BRI NEWS Uganda Airlines launches direct flights to Somalia amid improved security

BRI NEWS

Uganda Airlines launches direct flights to Somalia amid improved security

Xinhua

14:02, August 30, 2019

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Photo: VCG

MOGADISHU, Aug. 29 (Xinhua) -- Uganda Airlines on Thursday launched its direct flights from Entebbe to Somali capital, Mogadishu, joining the growing list of international airlines that fly into the Horn of Africa nation.

Abdullahi Godah Barre, Somali Minister of Education who welcomed the inaugural flight said Uganda was a popular destination for Somalis seeking education opportunities and direct flights would further boost the ties between the two countries.

"Uganda comes after Egypt, Sudan, Ethiopia, and Turkey in attracting students from Somalia," Abdullahi said in a statement issued in Mogadishu.

He added that the presence of international airlines is testimony that Somalia is consolidating its peace and security, and is open for business.

Somalia, which is witnessing an impressive growth of its aviation sector, is now attracting some of the world's best known international airlines due to improving peace and security as well as expanding business opportunities across the country.

Turkish Airlines, Kenya Airways, Ethiopia Airlines, and Qatar Airlines are some of the airlines that operate regular flights into Mogadishu.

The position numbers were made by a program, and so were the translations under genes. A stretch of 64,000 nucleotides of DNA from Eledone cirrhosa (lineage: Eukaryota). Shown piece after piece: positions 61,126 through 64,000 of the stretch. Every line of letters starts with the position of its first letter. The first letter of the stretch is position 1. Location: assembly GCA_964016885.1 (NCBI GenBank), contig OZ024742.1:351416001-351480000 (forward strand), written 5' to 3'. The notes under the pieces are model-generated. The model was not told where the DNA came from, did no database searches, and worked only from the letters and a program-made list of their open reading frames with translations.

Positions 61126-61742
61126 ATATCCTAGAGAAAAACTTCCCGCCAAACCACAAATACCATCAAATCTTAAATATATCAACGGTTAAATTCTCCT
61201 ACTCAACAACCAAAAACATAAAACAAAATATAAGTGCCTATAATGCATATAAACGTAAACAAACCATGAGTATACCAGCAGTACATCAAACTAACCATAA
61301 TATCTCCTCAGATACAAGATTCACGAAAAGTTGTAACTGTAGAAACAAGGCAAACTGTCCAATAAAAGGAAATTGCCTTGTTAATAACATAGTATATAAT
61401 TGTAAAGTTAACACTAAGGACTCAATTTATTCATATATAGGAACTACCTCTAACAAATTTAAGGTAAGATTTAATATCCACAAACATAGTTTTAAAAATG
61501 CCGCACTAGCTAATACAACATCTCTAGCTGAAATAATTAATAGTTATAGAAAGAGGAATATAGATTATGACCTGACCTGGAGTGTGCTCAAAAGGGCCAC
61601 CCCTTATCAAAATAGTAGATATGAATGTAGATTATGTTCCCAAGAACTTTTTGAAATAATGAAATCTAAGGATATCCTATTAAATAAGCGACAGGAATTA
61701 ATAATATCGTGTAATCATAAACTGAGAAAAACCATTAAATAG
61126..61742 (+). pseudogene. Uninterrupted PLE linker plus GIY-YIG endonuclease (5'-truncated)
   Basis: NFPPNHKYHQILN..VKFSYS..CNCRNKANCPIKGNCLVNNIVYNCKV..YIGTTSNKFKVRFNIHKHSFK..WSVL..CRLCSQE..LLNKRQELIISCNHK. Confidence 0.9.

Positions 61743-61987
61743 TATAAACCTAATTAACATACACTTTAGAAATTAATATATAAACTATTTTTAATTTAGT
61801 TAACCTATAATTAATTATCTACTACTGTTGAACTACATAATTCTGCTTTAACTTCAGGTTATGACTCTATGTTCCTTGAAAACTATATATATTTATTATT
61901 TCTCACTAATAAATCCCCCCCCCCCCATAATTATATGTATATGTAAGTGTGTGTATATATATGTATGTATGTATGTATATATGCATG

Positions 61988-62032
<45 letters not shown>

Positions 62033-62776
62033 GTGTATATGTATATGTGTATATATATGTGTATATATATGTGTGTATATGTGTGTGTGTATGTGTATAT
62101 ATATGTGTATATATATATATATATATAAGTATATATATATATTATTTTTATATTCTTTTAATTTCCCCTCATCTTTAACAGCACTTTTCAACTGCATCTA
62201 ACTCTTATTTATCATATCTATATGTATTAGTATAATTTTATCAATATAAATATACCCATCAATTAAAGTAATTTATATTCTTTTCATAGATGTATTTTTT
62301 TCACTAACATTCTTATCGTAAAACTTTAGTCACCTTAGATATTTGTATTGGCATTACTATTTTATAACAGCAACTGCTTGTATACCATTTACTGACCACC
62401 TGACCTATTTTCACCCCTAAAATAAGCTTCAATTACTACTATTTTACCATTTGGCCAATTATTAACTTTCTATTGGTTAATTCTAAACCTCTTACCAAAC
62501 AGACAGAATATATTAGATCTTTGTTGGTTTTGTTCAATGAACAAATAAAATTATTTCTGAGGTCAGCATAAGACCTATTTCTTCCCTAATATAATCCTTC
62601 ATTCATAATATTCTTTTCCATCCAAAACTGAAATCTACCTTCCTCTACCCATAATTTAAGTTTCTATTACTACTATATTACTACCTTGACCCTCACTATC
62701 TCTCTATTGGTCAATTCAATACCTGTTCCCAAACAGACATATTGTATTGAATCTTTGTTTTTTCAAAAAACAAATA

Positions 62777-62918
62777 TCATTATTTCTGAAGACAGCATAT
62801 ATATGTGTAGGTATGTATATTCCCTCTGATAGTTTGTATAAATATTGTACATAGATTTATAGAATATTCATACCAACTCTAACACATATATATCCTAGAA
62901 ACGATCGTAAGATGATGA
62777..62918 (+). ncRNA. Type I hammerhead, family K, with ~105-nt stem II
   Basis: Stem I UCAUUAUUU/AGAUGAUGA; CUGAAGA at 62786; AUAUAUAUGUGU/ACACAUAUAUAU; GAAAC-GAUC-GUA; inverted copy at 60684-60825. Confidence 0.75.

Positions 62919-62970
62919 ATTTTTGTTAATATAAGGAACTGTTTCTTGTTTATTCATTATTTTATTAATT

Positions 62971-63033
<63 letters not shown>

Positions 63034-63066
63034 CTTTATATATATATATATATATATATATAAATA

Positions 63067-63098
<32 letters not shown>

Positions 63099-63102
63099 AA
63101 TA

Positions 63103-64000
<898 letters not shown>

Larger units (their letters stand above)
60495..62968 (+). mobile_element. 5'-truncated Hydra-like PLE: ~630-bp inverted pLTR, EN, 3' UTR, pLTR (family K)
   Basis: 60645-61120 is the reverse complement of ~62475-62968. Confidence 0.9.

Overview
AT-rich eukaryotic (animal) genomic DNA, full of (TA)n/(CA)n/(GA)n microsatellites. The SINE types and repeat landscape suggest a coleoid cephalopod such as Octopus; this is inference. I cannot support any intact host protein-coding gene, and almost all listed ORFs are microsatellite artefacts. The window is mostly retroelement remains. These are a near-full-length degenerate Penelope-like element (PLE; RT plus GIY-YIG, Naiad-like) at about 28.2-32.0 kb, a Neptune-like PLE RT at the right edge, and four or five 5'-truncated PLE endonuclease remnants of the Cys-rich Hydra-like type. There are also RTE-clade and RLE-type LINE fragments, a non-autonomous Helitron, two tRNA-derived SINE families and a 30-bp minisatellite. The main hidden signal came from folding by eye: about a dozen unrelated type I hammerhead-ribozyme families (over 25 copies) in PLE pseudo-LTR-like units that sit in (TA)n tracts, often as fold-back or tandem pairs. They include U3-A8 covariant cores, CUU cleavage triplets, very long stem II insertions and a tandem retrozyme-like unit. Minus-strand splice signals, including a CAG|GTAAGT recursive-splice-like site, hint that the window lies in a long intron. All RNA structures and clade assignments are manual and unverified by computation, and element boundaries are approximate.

Jennifer Bamuturaki, airline's commercial director said they have started with four flights a week, and expect to increase.

"We will be flying into Mogadishu four times a week, every Tuesday, Thursday, Saturday, and Sunday. We are expecting two more Bombardier planes in October this year. Once we have the aircraft delivered to our fleet, we will increase our flights to Mogadishu to six times a week," said Bamuturaki.

Abdulkadir Ahmed Kheyr Abdi, Minister of State for Foreign Affairs and International Cooperation, cited the previously lengthy transit hours that passengers travelling between Entebbe and Mogadishu had to endure, but now this would be a story of the past.

"We have many passengers who travel, but there were no direct flights and they had to suffer lengthy waiting times and other inconveniences," Abdulkadir said.

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